Authors: Hinestrosa, G., Webster, J.M., Beaman, R.J.
Publication: New constraints on the postglacial shallow-water carbonate accumulation in the Great Barrier Reef. Scientific Reports 12(924), 1-18. doi: 10.1038/s41598-021-04586-w
More accurate global volumetric estimations of shallow-water reef deposits are needed to better inform climate and carbon cycle models. Using recently acquired datasets and International Ocean Discovery Program (IODP) Expedition 325 cores, we calculated shallow-water CaCO3 volumetrics and mass for the Great Barrier Reef region and extrapolated these results globally.
In our estimates, we include deposits that have been neglected in global carbonate budgets: Holocene Halimeda bioherms located on the shelf, and postglacial pre-Holocene (now) drowned coral reefs located on the shelf edge.
Our results show that in the Great Barrier Reef alone, these drowned reef deposits represent ca. 135 Gt CaCO3, comparatively representing 16–20% of the younger Holocene reef deposits. Globally, under plausible assumptions, we estimate the presence of ca. 8100 Gt CaCO3 of Holocene reef deposits, ca. 1500 Gt CaCO3 of drowned reef deposits and ca. 590 Gt CaCO3 of Halimeda shelf bioherms.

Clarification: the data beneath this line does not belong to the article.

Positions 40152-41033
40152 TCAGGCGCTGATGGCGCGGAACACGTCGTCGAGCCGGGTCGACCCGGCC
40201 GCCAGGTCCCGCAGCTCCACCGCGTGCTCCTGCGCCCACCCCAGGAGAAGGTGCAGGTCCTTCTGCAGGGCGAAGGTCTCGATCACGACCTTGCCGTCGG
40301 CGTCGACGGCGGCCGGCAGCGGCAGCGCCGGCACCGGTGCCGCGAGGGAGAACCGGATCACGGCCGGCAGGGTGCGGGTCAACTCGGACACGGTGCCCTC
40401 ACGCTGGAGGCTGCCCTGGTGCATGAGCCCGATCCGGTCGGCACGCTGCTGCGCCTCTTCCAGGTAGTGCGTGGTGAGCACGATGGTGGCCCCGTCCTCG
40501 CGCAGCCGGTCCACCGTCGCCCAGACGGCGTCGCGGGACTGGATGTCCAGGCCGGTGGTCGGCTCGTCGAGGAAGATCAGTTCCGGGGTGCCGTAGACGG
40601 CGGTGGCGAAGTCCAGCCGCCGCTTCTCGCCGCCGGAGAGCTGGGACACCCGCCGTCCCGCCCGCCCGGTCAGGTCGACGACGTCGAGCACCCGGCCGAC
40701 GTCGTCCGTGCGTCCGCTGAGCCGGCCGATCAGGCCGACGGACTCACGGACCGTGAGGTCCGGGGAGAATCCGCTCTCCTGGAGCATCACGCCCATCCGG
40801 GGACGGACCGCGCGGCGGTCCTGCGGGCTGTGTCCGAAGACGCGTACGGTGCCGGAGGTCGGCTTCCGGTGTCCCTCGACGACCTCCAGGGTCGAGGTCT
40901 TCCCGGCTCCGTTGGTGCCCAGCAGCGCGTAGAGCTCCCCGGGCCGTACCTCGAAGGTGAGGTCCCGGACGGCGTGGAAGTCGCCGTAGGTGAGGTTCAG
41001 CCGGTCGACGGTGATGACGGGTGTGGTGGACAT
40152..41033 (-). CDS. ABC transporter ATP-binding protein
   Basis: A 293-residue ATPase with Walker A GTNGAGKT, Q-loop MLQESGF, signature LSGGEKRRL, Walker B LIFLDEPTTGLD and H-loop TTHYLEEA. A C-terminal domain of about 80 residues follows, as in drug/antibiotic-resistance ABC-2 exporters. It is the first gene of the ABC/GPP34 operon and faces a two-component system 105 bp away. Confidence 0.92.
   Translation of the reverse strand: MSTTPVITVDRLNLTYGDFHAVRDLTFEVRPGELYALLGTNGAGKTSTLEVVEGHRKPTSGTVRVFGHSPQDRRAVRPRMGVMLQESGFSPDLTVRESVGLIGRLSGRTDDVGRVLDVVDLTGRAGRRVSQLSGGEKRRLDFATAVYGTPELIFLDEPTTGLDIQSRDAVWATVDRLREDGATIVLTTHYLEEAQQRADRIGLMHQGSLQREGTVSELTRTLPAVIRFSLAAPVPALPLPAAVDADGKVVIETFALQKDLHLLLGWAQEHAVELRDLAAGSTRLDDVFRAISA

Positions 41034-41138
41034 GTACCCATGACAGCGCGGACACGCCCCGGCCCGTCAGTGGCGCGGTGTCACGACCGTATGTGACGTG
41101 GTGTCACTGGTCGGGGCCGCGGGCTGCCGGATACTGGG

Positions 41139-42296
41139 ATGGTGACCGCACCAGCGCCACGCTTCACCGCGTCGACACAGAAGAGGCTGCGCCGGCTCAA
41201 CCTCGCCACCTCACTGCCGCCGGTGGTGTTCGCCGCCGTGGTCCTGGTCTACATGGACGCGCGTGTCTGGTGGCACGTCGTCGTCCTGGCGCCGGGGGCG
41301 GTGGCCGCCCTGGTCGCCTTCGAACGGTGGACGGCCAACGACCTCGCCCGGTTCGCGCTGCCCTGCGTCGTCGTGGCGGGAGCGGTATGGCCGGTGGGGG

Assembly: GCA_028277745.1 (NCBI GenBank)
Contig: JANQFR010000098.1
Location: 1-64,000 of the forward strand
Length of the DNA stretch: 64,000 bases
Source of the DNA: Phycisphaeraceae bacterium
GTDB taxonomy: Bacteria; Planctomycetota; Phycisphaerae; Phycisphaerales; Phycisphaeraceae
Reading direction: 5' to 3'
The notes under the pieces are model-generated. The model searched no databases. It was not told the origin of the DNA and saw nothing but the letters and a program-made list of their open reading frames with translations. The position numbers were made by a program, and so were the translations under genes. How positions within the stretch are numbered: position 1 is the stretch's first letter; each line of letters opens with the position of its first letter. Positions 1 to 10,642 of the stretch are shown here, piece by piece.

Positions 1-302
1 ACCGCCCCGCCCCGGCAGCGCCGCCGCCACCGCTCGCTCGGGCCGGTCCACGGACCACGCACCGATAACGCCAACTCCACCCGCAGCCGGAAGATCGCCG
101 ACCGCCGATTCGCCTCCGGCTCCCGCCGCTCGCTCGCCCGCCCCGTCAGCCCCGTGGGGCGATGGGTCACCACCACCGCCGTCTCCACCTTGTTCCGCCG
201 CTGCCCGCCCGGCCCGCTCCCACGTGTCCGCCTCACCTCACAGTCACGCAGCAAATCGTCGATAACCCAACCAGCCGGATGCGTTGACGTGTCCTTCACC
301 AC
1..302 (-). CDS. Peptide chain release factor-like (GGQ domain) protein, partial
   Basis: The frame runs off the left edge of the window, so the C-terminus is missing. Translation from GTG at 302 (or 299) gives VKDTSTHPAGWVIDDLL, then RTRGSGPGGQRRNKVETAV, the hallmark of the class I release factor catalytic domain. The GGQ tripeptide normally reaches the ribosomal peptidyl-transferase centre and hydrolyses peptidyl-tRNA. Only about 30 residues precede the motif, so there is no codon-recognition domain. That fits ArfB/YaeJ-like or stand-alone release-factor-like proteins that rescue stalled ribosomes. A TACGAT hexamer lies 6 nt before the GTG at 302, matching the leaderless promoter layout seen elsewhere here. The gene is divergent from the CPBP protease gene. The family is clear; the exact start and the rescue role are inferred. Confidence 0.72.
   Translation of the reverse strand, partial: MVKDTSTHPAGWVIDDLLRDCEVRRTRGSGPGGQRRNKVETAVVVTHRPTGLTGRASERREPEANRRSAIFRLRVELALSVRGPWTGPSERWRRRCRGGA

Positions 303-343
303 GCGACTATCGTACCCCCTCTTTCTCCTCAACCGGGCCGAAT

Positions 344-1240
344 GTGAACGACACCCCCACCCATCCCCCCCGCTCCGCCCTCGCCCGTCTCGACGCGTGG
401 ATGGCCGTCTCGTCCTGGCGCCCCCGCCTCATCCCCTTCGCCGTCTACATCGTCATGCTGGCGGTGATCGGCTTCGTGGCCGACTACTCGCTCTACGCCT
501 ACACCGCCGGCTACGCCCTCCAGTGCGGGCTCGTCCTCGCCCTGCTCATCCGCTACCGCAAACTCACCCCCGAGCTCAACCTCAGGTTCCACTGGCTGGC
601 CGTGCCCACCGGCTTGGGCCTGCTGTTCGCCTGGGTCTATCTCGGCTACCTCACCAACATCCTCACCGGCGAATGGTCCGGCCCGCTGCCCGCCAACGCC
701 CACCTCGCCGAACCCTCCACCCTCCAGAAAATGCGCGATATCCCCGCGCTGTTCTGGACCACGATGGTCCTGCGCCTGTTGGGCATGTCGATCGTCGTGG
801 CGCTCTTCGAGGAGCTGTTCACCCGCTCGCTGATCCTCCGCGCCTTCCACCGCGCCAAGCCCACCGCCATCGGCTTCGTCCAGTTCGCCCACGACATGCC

Significantly, we found that in our scenarios the periods of pronounced reefal mass accumulation broadly encompass the occurrence of the Younger Dryas and periods of CO2 surge (14.9–14.4 ka, 13.0–11.5 ka) observed in Antarctic ice cores.
Our estimations are consistent with reef accretion episodes inferred from previous global carbon cycle models and with the chronology from reef cores from the shelf edge of the Great Barrier Reef.